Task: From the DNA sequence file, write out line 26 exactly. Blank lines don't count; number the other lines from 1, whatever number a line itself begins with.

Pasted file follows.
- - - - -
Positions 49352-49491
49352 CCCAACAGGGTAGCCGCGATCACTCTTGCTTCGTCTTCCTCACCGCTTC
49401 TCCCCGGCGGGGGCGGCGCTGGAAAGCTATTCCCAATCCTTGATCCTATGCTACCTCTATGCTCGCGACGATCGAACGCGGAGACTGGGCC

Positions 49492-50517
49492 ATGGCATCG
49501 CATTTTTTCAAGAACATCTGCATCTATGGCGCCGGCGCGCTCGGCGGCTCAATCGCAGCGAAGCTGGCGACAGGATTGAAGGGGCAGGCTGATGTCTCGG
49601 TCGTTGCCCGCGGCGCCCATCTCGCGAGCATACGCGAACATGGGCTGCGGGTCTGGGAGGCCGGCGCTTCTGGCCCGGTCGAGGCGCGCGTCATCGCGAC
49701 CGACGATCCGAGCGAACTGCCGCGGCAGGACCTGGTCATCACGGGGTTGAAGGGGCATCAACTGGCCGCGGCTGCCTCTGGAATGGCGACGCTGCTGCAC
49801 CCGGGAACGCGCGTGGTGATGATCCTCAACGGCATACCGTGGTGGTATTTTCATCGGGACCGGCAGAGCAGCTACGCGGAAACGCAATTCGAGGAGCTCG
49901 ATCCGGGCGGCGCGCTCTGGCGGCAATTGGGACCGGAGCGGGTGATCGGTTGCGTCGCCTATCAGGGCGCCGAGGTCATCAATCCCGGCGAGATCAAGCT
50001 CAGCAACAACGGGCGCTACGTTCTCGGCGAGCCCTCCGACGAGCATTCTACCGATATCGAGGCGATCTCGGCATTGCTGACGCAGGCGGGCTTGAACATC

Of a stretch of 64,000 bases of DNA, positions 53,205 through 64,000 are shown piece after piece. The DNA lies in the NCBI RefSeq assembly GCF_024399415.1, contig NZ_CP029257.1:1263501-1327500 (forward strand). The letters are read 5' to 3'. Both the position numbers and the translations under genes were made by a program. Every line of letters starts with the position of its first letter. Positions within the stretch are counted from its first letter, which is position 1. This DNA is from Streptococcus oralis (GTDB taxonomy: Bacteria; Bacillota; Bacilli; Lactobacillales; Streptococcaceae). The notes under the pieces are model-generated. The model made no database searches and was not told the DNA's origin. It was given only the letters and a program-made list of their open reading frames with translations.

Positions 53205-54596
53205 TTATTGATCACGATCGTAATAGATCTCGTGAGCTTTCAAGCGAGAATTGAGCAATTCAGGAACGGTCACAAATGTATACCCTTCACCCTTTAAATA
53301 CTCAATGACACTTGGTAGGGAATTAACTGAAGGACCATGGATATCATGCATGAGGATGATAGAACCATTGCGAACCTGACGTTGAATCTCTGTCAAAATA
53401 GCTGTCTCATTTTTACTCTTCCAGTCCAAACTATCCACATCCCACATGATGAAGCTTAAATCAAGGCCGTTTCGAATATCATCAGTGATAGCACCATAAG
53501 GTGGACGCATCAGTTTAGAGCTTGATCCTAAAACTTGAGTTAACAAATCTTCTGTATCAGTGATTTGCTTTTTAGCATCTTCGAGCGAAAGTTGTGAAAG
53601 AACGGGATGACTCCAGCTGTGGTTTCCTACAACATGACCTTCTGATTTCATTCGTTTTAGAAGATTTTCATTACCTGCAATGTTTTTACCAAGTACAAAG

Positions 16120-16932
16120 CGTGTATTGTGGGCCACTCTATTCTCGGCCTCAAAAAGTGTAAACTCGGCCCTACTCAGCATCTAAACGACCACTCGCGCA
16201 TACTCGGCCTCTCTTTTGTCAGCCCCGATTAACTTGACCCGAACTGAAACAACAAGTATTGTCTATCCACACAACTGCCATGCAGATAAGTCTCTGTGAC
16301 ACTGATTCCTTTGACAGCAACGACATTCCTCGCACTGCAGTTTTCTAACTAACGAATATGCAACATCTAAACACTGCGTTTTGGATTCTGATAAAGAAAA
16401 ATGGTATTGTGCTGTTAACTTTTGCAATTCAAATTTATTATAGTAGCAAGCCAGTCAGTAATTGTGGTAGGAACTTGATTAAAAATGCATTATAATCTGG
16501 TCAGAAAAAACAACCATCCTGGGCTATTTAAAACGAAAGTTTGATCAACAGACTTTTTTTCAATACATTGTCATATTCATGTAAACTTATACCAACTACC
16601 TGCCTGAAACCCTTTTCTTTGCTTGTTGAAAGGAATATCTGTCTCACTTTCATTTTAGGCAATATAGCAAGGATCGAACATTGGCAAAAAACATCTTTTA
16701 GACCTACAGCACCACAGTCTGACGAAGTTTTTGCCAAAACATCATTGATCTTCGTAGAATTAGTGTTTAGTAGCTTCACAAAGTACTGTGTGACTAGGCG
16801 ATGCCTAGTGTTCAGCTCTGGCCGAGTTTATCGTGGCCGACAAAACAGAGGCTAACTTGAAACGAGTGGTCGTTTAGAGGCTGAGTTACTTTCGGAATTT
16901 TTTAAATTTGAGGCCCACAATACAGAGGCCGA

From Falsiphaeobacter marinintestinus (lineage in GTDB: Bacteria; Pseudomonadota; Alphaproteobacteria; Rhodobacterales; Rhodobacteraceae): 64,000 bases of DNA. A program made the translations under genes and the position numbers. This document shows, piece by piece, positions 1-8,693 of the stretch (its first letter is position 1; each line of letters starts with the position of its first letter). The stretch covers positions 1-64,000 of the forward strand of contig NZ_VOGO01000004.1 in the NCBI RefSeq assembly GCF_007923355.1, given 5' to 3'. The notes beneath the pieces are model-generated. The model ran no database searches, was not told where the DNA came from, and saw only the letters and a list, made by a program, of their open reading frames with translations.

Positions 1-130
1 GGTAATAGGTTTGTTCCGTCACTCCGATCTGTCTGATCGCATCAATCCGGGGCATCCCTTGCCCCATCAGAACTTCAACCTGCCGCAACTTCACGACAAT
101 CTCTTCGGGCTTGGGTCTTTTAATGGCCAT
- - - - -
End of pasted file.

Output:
16701 GACCTACAGCACCACAGTCTGACGAAGTTTTTGCCAAAACATCATTGATCTTCGTAGAATTAGTGTTTAGTAGCTTCACAAAGTACTGTGTGACTAGGCG